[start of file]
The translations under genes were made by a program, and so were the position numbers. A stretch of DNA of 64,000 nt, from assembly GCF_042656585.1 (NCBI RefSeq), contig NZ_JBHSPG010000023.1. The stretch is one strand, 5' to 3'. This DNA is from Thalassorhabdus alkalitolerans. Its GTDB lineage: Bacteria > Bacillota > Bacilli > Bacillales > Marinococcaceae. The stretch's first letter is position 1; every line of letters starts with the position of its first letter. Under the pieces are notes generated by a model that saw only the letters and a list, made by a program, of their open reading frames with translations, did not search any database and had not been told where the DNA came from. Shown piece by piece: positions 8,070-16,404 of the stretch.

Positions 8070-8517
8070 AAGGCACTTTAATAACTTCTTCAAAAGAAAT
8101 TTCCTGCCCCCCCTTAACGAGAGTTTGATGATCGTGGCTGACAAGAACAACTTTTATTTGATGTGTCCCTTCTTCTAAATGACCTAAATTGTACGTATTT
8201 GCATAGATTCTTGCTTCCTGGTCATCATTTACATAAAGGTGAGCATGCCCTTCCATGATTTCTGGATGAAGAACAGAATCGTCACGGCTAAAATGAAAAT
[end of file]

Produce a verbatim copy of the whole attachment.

The translations under genes were made by a program, and so were the position numbers. A stretch of DNA of 64,000 nt, from assembly GCF_042656585.1 (NCBI RefSeq), contig NZ_JBHSPG010000023.1. The stretch is one strand, 5' to 3'. This DNA is from Thalassorhabdus alkalitolerans. Its GTDB lineage: Bacteria > Bacillota > Bacilli > Bacillales > Marinococcaceae. The stretch's first letter is position 1; every line of letters starts with the position of its first letter. Under the pieces are notes generated by a model that saw only the letters and a list, made by a program, of their open reading frames with translations, did not search any database and had not been told where the DNA came from. Shown piece by piece: positions 8,070-16,404 of the stretch.

Positions 8070-8517
8070 AAGGCACTTTAATAACTTCTTCAAAAGAAAT
8101 TTCCTGCCCCCCCTTAACGAGAGTTTGATGATCGTGGCTGACAAGAACAACTTTTATTTGATGTGTCCCTTCTTCTAAATGACCTAAATTGTACGTATTT
8201 GCATAGATTCTTGCTTCCTGGTCATCATTTACATAAAGGTGAGCATGCCCTTCCATGATTTCTGGATGAAGAACAGAATCGTCACGGCTAAAATGAAAAT